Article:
By: Joy Dua, LMT, CIMT, CPMT

A child who participates in physical activities like swimming, ballet, gymnastics or soccer can receive many benefits from pediatric massage. Although most children can naturally perform sports with ease their bodies may experience muscle tightness, pain, limited range of motion or stress.

Why Pediatric Massage?

Massage for the Child Athlete Research has shown that massage therapy can ease physical discomforts in the body. Studies conducted by the Touch Research Institute of Miami show that massage can alleviate pain, muscle aches and anxiety in pediatric clients. This therapy also provides relaxation, reduction of stress hormones, increased sleep and better focus.

Pediatric Massage vs. Adult Massage

What is the difference between pediatric massage and adult massage? Children’s bodies are constantly developing throughout ages 0-18 years old. School-aged children have less developed soft tissue, muscle and bones than an adult’s body. A pediatric massage session will be slower paced with shorter sessions. The pressure is lighter to accommodate the growing body and draping is more conservative to ensure trust and respect.

With pediatric massage we can help our child athlete reach their fullest potential. We comfort pains, aid in restful sleep, decrease potential injury and help them focus and relax. When choosing a professional, be sure they are a licensed massage therapist trained in pediatric massage.

Call us with questions and to schedule pediatric massage for you child at 617-209-9355!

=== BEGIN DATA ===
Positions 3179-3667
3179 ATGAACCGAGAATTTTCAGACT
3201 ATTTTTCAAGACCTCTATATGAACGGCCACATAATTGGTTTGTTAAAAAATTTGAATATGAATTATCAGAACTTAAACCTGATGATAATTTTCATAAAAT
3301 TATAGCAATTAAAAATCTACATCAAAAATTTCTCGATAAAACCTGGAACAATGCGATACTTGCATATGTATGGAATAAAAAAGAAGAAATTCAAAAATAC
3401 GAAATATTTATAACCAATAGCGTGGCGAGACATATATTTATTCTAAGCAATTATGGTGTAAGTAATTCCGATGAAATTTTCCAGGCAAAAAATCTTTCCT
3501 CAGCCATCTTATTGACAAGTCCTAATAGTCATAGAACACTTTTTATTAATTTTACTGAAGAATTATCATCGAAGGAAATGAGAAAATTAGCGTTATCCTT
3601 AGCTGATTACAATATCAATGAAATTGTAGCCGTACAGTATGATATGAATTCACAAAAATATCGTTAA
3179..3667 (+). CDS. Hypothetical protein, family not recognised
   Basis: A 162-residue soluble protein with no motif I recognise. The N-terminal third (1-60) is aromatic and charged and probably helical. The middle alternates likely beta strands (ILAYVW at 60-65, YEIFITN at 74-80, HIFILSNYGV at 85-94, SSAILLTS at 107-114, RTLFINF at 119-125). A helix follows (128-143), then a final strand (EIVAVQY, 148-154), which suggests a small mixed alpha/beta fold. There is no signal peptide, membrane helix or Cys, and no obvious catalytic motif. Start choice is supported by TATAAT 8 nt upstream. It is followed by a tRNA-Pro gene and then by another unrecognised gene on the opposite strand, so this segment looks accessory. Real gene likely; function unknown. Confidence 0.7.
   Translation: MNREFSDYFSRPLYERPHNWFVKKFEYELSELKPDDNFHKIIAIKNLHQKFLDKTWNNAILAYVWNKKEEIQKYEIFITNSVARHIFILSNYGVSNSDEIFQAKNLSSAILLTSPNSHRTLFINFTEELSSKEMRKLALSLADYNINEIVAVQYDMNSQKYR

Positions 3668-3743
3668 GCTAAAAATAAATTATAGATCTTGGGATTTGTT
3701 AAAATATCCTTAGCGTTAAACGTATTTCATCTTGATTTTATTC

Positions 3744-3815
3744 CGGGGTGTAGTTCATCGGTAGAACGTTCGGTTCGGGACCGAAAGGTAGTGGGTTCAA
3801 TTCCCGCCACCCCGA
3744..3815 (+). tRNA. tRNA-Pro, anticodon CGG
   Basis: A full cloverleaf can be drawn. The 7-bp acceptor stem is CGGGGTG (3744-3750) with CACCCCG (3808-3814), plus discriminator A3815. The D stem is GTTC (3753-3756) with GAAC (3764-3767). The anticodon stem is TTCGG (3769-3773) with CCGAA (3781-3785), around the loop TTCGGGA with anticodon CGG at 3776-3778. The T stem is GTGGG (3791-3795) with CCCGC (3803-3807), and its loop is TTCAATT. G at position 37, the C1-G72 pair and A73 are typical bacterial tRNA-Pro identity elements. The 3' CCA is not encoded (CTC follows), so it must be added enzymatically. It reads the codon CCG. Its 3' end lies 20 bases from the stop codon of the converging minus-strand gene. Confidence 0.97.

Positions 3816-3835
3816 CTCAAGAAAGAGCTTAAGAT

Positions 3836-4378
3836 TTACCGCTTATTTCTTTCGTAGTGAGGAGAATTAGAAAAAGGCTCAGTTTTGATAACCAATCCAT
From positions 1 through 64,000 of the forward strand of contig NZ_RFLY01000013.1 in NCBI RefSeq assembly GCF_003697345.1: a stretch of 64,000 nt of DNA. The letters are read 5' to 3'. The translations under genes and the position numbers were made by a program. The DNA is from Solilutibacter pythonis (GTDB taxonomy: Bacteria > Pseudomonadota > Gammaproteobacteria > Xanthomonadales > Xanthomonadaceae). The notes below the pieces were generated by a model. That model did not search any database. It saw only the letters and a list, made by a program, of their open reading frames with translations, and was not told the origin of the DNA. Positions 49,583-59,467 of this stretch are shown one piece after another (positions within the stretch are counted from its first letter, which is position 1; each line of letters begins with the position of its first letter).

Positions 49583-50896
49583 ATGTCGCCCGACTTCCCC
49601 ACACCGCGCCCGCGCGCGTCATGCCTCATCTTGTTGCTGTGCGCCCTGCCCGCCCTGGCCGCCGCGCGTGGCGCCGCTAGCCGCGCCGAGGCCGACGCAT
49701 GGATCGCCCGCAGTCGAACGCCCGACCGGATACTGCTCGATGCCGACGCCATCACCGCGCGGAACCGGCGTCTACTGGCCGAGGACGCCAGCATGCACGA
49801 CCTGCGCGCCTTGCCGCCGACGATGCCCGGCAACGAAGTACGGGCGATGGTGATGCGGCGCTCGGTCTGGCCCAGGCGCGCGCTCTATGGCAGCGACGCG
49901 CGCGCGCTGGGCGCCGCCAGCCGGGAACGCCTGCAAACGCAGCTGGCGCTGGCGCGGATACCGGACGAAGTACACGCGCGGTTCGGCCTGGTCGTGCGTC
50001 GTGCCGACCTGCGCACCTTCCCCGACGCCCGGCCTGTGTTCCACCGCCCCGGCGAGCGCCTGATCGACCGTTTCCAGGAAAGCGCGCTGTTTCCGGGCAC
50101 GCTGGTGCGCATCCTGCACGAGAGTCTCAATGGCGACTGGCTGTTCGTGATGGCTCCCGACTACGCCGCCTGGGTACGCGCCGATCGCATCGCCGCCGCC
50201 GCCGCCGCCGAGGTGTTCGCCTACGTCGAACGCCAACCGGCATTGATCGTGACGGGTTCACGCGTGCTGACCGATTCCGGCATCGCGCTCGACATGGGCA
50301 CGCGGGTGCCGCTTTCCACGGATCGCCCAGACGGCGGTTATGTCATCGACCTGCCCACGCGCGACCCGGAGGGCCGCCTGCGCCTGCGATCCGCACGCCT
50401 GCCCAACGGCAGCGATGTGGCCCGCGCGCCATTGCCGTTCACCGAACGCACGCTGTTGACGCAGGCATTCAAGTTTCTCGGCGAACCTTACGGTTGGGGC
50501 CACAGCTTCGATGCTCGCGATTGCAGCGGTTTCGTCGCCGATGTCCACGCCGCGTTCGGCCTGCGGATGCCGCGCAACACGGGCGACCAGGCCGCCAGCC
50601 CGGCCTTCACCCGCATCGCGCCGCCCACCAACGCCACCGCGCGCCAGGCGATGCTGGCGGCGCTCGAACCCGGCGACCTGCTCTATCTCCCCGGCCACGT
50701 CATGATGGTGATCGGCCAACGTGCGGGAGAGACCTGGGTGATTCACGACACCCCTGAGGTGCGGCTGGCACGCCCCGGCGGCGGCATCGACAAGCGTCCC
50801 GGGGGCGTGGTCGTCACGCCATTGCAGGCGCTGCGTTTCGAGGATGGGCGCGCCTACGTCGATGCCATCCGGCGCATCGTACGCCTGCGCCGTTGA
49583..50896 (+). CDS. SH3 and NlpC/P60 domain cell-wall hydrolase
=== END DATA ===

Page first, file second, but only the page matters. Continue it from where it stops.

Joy Dua

Joy is a licensed massage therapist extensively trained in pediatric massage.  Her massage sessions benefit school-aged children to manage stress, increase sports performance and relax ADHD symptoms.  She is dedicated to promoting family health & wellness through massage therapy.  Read more about Joy HERE.

Yoga in the Park is Back!

Yoga in the Park

Take yoga, to the whim of Well Within’s energizing yoga teacher Jill, sprinkle in some sunlight and shady trees, add some fresh air, a soft patch of grass and you have Yoga in the Park! This is a fun opportunity to bring your yoga practice into the outdoors and enjoy the beauty of Newton. Grab your friends (newbies, super yogis and everyone in between), wear comfortable clothing and sunglasses and come help us keep the good vibes flowing through our neighborhood.

This event is BYOM (Bring your own mat.)

Where:  Wellington Park – 98 Kilburn Rd, Newton, MA
Wednesday, July 23rd at 7am
Wednesday, August 13th at 7am
Cost: $5 suggested donation (all proceeds donated to the John M. Barry Boys and Girls Club of Newton)

*Please note:  Yoga in the Park will be cancelled in the event of rain.  Please check our Facebook page the day of to confirm.

Register your spot today!

Register: July 23, 2014
Register: Aug 13, 2014

10 Things Learned in 10 Years

TenThings Learned In

10 circle

Years of Being a Massage Therapist

by Celeste Woodside, LMT

This June, I celebrate my 10th year of being a licensed massage therapist. In this time I have performed literally thousands of massage treatments. I have been an employee, owned a private practice and now have co-owned Well Within and employed other therapists for the past 4 years. This experience has certainly taught me a thing or two about bodies, the people inside the bodies, massage as an industry and most of all, a lot about myself.

Here are just 10 (of the many) things I have learned in this time and want you to know: